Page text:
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Erik Rufelt

Member Since 17 Apr 2002
Offline Last Active Today, 06:23 PM

#5197966 Text rendering and low FPS in game.

Posted by Erik Rufelt on 13 December 2014 - 06:40 AM

This largely depends on the strings and how they are formatted internally. Do the strings change each frame or are they static?

 

I wrote the FW1 library, and it uses DirectWrite to construct the text layouts which is quite slow if done each frame, as the whole internal layout is reconstructed each time. The solution is to save the geometry of strings that are static, and not do the whole text-layout again until the characters in a string changes.

If you use that library there are "Samples" projects to download including one called ManyStrings: http://fw1.codeplex.com/releases/view/75558

 

For the sprite-font class you need to check its internals, it should have some way of caching the results or similar. If the strings are truly static the best way is to save the vertex-buffer and just draw the same triangles again and only update the buffer when the characters change.

 

If you draw constantly changing strings, like some kind of matrix-effect where the characters flash really quickly, then you probably don't want any fancy text-layouts like DirectWrite uses, which is optimized to display text prettily and not fast, and rather write your own method.

The easiest is to treat each character as a quad with some texture coordinates and a fixed distance to the next character, which can be implemented with a table and a very simple and fast loop.




#5195645 NULL vs nullptr

Posted by Erik Rufelt on 01 December 2014 - 01:29 AM

http://en.wikipedia.org/wiki/C%2B%2B11#Null_pointer_constant

 

As the value of nullptr is just 0, I'd say it's irrelevant for C functions as they can't be overloaded. I usually use NULL when I use an API with a specification that says NULL, and nullptr otherwise, just for consistency.




#5195223 Super Cool Effects

Posted by Erik Rufelt on 28 November 2014 - 11:02 AM

glBlendFunc(GL_ONE, GL_ONE) usually does it :)




#5194902 OpenGL 5 - Release?

Posted by Erik Rufelt on 26 November 2014 - 10:42 PM

From http://en.wikipedia.org/wiki/OpenGL#OpenGL_NG

 

This is a codename given by journalists to a grounds-up redesign effort (semi-officially called "The Next Generation OpenGL Initiative"), to unify OpenGL and OpenGL ES into one common API that will not be backwards compatible with existing OpenGL versions.

 

"to unify OpenGL and OpenGL ES into one common API" can be important to some developers.

At the same time I guess it will make a lot of features optional which could complicate things, though hopefully there will be some sort of IsDesktop() or IsES() so we don't have to handle too many different cases.




#5193918 Correct order to multiply matrices in 2D space

Posted by Erik Rufelt on 20 November 2014 - 11:53 PM

The order in which translate and scale is done is swapped when you swap the multiplication order.

 

So the first one first inverts Y, then moves the square, whereas the second first moves the square, and then flips the already moved square around Y.

 

I guess in your case, Y = 0 is at the edge of the screen, and if you first flip the square and then move it into the screen it will be visible.

If you instead move the square into the screen, and then afterwards flip it around Y, then it will be flipped with its translation so the final position will be in the opposite direction outside the screen.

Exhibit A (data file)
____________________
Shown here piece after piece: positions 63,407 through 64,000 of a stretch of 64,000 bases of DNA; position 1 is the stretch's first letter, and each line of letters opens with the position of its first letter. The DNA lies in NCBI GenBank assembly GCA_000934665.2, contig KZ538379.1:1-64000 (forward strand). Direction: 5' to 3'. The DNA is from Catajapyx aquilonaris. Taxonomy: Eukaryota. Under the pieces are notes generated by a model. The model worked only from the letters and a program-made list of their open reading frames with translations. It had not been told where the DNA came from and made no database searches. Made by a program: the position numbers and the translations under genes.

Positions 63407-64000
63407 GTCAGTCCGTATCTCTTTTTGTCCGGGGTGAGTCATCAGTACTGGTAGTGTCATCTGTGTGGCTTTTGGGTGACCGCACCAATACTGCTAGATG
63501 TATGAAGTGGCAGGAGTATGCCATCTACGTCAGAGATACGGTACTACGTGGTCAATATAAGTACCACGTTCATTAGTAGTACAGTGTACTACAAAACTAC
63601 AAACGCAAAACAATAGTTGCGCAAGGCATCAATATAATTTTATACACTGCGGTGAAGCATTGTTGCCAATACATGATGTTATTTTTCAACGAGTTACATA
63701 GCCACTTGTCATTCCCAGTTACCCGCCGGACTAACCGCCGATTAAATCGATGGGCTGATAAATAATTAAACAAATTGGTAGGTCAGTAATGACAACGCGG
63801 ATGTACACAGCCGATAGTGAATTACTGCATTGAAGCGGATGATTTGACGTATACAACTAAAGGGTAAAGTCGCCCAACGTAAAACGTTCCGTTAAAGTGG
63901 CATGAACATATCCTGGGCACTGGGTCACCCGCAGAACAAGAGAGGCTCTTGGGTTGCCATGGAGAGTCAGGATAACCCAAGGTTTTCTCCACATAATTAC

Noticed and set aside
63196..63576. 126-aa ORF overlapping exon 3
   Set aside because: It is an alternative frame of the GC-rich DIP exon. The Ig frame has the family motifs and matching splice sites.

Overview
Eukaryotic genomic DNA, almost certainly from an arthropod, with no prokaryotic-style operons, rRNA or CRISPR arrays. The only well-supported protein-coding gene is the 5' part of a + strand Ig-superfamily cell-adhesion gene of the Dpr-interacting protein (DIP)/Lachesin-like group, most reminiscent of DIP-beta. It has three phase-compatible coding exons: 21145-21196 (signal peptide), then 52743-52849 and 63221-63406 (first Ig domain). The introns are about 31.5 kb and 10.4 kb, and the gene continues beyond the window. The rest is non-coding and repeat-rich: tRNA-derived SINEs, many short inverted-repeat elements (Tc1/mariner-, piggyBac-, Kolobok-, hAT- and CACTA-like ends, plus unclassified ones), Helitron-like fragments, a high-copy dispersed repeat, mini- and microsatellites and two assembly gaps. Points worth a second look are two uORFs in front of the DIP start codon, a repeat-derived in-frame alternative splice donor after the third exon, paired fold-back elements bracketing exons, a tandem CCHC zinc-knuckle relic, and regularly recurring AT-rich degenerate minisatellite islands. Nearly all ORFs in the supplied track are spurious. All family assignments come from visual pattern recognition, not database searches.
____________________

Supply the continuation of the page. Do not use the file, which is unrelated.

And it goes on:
#5185824 OpenSSL tutorials?

Posted by Erik Rufelt on 08 October 2014 - 01:38 PM

There is built-in support for it in Windows APIs, for handshakes and encrypt/decrypt. Found this for example, that wraps send/recv on a socket to properly encode the data: http://www.codeproject.com/Articles/24379/SSL-Convert-your-Plain-Sockets-to-SSL-Sockets-in-a




#5184463 float error that i cant fix, (d3d9 related)

Posted by Erik Rufelt on 01 October 2014 - 09:00 PM

The name "INFINITY" is probably already defined as something else (like in Windows.h or D3D9.h). Just use FLT_MAX instead of renaming it.

Also, "infinity" is a bad name for it, as they are not the same thing and you can do for example FLT_MAX / 2 and get a new number that is no longer FLT_MAX.




#5182110 frac(x) results in strange artifacts when x is close to zero

Posted by Erik Rufelt on 22 September 2014 - 09:03 AM

You'll have a discontinuity at the edge, where the texture coord hops from 0.999 to 0.001.. so it could be that when mipmaps are enabled the graphics card thinks that you're trying to draw the entire texture with minification so it fits in between those two pixels at the edge, which will cause it to always choose the smallest mip-level.

Such usage is probably better without mip-maps... or just skip the frac(), as it shouldn't be needed, you can just rely on repeating wrap mode for textures.




#5181963 Fear of replacement

Posted by Erik Rufelt on 21 September 2014 - 04:34 PM


Should I tomorrow correct that senior guy about the term ray casting that I was true in-front of everyone and clear up my image :/ ?

 

No, why in the world would you do something like that?

That actually might get you fired, or at the very least make people think badly of you, and would probably even make some idiot cause more problems just to see what you will do.

 

I mean think about how that will sound: "Last week you were an idiot to me for making me look bad, look here I was right!!!  Everyone look I was right!!". What would you think if someone else did that?

Being wrong isn't even that bad... if you can choose between people thinking you were wrong even though you were right, and people knowing you are right but thinking you care that much about it... just let them think you were wrong, it's better for you.

 

Smile and never say a thing and keep doing good work, and find your next job ASAP and try your luck elsewhere. And when you quit, still smile and thank everyone for a good time.

 

Also, you don't really seem to like it where you are... maybe try to go where you're happy and like people.




#5181879 [Solved] Segfault in DrawElements; I cannot find the problem